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Following his failure in Venezuela, Juan Guaidó’s ‘moment is over,’ embarrassing the U.S. and other allies and strengthening Maduro’s position

By Mat Youkee

In the early hours of Tuesday morning Juan Guaidó — recognized by 54 countries as the rightful president of Venezuela – unveiled a bold bluff. Standing alongside opposition figure Leopoldo Lopez – hitherto under house arrest – and flanked by armed soldiers, Guiadó announced the beginning of the “final phase” of his mission to topple president Nicolas Maduro.

As the day progressed it became apparent how weak his hand was and by the evening he had folded. Lopez was holed up in the Spanish embassy, 25 Venezuelan troops were in the Brazilian embassy and Guaido had gone to ground.

Rock-throwing youths challenge a Venezuelan National Guard armored vehicle on Tuesday.

It will take time to establish how close Guaido’s gambit came to success on Tuesday morning. U.S. Secretary of State Mike Pompeo’s comments that Maduro would had fled to Havana had it not been for Russian intervention should be taken with a grain of salt given his and John Bolton’s recent history of provocative public statements aimed at undermining Maduro.

There is reason to believe that the regime was caught off guard, according to Nicholas Watson, Managing Director for Latin America at Teneo Intelligence, a political risk consultancy. “Maduro was not seen all day, and there were reports that many of the usual troop checkpoints were unmanned, it seems that some members of the military were waiting to pick their side,” he says.

Troops in support of Guaidó – wearing blue armbands to identify themselves – rolled through Caracas to the cheers of the thousands of civilians marching on Miraflores, the presidential palace. It soon became apparent how few they were, however, and Maduro’s forces sealed off access using teargas at the usual pinch-points.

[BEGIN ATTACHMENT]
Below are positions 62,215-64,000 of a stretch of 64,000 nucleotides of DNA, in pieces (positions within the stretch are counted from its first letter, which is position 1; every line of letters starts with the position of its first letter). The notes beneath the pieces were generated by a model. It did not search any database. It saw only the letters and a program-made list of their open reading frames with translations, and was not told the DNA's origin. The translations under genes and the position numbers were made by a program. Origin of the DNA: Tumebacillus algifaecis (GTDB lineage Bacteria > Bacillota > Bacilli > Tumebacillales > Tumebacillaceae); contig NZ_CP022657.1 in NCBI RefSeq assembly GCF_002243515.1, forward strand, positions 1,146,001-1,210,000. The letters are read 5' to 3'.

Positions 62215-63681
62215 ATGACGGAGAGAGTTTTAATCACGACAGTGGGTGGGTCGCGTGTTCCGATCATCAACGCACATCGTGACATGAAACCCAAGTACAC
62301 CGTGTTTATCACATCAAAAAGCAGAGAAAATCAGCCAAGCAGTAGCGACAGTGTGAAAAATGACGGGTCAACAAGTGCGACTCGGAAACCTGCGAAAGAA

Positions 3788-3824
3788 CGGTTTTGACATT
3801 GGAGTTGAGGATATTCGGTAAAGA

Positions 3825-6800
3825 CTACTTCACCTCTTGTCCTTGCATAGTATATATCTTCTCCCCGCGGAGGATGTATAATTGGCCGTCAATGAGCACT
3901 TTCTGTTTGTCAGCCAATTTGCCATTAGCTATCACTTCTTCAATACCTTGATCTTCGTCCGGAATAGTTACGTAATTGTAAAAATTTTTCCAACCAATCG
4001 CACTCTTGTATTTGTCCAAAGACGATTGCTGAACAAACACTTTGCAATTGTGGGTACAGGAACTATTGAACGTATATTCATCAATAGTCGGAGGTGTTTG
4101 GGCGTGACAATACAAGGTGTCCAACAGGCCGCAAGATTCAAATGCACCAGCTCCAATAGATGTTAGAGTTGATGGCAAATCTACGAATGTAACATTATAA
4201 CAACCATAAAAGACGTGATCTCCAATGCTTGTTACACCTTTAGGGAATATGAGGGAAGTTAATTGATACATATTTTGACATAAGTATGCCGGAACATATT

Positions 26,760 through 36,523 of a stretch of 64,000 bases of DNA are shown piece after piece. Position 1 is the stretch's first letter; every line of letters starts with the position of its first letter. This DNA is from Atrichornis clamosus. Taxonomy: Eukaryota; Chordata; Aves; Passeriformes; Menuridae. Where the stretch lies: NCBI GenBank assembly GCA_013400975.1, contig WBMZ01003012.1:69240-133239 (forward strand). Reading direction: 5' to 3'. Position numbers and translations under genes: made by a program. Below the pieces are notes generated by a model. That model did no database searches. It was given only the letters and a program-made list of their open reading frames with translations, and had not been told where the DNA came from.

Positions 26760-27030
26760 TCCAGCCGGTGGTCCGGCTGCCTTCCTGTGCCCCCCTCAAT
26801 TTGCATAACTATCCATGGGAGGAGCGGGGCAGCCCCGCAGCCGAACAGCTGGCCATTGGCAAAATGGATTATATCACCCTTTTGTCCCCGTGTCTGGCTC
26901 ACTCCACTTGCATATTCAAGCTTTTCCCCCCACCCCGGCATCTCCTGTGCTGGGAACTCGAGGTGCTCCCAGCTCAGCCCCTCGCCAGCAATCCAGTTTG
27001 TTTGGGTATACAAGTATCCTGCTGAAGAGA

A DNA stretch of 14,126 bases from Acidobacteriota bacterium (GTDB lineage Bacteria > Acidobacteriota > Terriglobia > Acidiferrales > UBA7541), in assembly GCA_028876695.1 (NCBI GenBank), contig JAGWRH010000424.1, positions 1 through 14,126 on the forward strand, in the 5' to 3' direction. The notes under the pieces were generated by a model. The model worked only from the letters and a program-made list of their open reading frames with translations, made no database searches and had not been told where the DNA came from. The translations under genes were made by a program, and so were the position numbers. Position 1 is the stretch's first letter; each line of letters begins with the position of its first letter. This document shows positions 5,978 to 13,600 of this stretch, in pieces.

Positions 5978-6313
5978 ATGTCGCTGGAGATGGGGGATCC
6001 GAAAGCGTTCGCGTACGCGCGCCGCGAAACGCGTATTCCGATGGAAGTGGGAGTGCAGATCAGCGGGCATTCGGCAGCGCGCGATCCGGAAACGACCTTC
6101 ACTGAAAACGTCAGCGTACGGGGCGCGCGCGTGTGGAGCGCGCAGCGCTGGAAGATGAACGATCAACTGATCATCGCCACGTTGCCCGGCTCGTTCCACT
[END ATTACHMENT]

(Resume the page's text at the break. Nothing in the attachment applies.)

There was a video of an armoured car ramming protestors, but no reported deaths. “The uprising never reached the critical mass needed to provoke mass desertion,” says Sergio Gúzman, a Bogota based political risk analyst. “Maduro has exercised restraint in putting down protests at a time when violent repression could provoke international intervention.”

On May Day, the crowds Guaidó hoped for didn’t turn out either and Maduro supporters appeared to greatly outnumber opponents.

As of mid-day Thursday, the casualty count was remarkably low considering the hoped-for scope of the insurrection — four dead and 235 injured, many of them government national guard and police personnel.

What now for Guaidó, thought to somewhere in eastern Caracas? Could this be his last shot? “I think the moment has gone for Guaido,” says Guzman. “Maduro may have lost some military support but the opposition is losing momentum at a greater rate.”

However, the support of some elements of the Venezuelan intelligence agency (SEBIN) for the uprising and senator Marco Rubio’s suggestion, if true, that four members of Maduro’s inner circle had a hand in planning the rebellion could increase tension and suspicion in the military.

“At first glance the coup was a failure,” says Watson, “but there could be corollary affects. The military’s loyalty is being tested, U.S. sanctions are beginning to bite and Maduro can’t arrest Guaido for fear of international reprisals. It’s a fragile situation, we could see another major event.”

On the other hand, that major event could be a long time coming considering this week’s failure.
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Credit: The Telegraph, www.telegraph.co.uk